Campo San Boldo, one of Venice’s many hidden gems. A tale from la Serenissima to be savoured with a glass of Prosecco Superiore DOCG di Masottina
Year after year, the true face of Venice seems to sink a little further under the weight of the thousands of visitors who gather here every day. In this extravaganza of selfie sticks, endless queues, it is increasingly harder to get at the city’s true essence, the authentic, picaresque, mysterious and colourful soul of la Serenissima. Such an atmosphere could have stifled the imagination of those who, like the comic book artist Hugo Pratt, regarded the city as an inexhaustible source of inspiration for his adventures and characters. Perhaps, only a glass of good wine, such as Prosecco Superiore DOCG di Masottina, could have consoled the great Italian author. But is it only in the marvellous pages of Corto Maltese that we can still find those hidden sides of Venice that are fading from the collective imagination? Indeed, Venice still holds many secrets, hidden gems that often escape the insatiable curiosity of its tourists. One of them is Campo San Boldo, on the border between San Polo and Santa Croce, a small treasure which has borne witness to the city’s many rebirths. Campo San Boldo (short for Ubaldo) too, has lived many lives, and what we see today is the result of the many transformations it has undergone over centuries. The church that gives its name to the Campo, erected in the 11th century , was initially dedicated to Saint Agatha. Having been appointed parish in the 12th century, it was subsequently dedicated to Saint Ubaldo at the turn of the 15th century. Later, following the French occupation and subsequent Napoleonic reprisals , the parish was transferred to the nearby church of San Giacomo dall'Orio, so San Boldo was closed and demolished. Today, only the truncated remains of its bell-tower survive, incorporated in the beautiful and quirky residential building known as Palazzo Grioni.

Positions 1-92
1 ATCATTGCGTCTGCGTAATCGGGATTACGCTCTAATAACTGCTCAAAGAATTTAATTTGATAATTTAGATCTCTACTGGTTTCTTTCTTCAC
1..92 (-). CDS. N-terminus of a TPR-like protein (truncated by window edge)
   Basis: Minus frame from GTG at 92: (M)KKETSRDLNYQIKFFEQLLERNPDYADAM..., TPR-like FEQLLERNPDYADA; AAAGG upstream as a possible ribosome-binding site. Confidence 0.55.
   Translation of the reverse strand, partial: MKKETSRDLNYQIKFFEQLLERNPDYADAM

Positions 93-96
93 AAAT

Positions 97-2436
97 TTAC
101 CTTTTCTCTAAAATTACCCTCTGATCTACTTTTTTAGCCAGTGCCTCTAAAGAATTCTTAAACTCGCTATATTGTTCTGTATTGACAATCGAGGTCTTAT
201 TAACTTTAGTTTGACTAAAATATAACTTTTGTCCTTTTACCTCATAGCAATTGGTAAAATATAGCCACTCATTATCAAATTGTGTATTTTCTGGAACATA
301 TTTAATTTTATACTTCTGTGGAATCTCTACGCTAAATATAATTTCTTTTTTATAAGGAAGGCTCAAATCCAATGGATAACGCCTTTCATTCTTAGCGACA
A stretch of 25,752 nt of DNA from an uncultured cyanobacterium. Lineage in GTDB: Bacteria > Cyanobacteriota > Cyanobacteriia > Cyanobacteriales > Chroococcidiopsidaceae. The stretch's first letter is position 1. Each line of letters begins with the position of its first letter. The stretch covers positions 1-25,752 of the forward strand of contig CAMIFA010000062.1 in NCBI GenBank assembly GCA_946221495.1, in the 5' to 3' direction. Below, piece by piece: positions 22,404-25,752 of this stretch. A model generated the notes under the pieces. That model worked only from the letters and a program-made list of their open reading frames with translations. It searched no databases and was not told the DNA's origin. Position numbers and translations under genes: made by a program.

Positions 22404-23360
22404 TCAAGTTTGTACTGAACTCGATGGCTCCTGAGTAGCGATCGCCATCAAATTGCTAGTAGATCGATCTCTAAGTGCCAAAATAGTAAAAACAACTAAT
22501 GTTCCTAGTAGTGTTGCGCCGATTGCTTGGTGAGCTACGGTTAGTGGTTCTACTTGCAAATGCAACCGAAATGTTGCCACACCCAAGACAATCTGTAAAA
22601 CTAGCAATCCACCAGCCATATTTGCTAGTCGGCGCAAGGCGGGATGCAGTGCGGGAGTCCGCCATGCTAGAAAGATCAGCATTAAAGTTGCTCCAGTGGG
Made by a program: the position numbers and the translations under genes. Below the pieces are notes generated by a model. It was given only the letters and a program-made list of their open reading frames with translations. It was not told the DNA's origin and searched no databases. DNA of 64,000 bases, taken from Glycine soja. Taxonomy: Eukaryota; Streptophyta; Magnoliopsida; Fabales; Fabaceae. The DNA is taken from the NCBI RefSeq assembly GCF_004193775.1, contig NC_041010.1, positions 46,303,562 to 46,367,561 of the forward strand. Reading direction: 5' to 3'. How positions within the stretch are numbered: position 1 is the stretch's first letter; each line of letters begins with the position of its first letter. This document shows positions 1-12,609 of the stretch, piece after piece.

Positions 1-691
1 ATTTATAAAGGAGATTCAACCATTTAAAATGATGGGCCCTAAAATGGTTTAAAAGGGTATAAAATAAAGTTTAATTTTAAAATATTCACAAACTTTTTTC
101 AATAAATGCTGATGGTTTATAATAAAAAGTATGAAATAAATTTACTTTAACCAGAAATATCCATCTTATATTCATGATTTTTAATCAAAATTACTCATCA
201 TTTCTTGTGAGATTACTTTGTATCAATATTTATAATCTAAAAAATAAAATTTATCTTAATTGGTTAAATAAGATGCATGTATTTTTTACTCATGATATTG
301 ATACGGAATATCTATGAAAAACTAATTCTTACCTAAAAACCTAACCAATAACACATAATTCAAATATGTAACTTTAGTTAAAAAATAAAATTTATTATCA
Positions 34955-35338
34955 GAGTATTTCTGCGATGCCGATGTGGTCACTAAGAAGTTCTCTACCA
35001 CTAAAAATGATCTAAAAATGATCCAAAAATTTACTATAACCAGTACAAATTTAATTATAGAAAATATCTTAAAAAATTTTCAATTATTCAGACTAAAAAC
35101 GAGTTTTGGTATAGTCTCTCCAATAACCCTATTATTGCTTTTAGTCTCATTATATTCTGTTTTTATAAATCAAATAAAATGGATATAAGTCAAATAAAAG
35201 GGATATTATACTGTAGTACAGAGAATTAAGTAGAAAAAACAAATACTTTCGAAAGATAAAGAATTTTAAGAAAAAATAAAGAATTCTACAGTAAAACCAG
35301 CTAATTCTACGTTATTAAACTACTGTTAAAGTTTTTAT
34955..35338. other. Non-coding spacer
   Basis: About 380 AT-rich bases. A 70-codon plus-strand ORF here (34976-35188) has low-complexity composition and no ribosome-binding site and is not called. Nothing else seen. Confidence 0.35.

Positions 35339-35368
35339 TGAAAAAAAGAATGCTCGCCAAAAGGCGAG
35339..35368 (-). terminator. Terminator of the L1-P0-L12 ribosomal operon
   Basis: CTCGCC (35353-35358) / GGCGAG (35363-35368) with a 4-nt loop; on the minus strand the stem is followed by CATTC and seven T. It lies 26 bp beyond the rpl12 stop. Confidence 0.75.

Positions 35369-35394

And now it is time to treat ourselves, as Hugo Pratt would have done, to a chilled glass of Masottina Prosecco Superiore DOCG, as we ponder a small, unsolved mystery at the heart of the hidden Campo and its bell-tower: just like Corto Maltese drifting off to sleep in a nearby, famous court, we can listen to this strange tale as if in a dream.
In the summer of 1929, local newspapers ran a story about a house in Campo San Boldo which, according to the gentleman who lived there, Tullio Gioppo, had been hit by a hail of stones every night for over twenty days. The man had reported the problem to the fascist police, who immediately put the building under surveillance. According to the local paper, the Gazzetta di Venezia, the police officers patrolling the building were mostly kept busy by the crowds of onlookers which began congregating here every evening to witness this incredible phenomenon: the chronicles of the time quote witnesses declaring that the stones seemed to literally "rain down from the sky". As stones kept falling on the house, in late summer someone noticed that holes had opened in the perimeter wall of the building. It was from these openings that the stones that struck the house of Tullio Gioppo came through, but the culprit was never discovered. The police and the locals soon began to think it was all the work of a ghost, a poltergeist – until, the following autumn, just as it had started the phenomenon mysteriously stopped. No one will ever know if it was all the work of a ghost, an elaborate hoax or the product of a collective hallucination. But it is not hard to imagine that the unfortunate Tullio Gioppo, just like us today with our Masottina's Prosecco Superiore DOCG, must have uncorked a bottle of good wine to celebrate his newfound nights of peaceful sleep.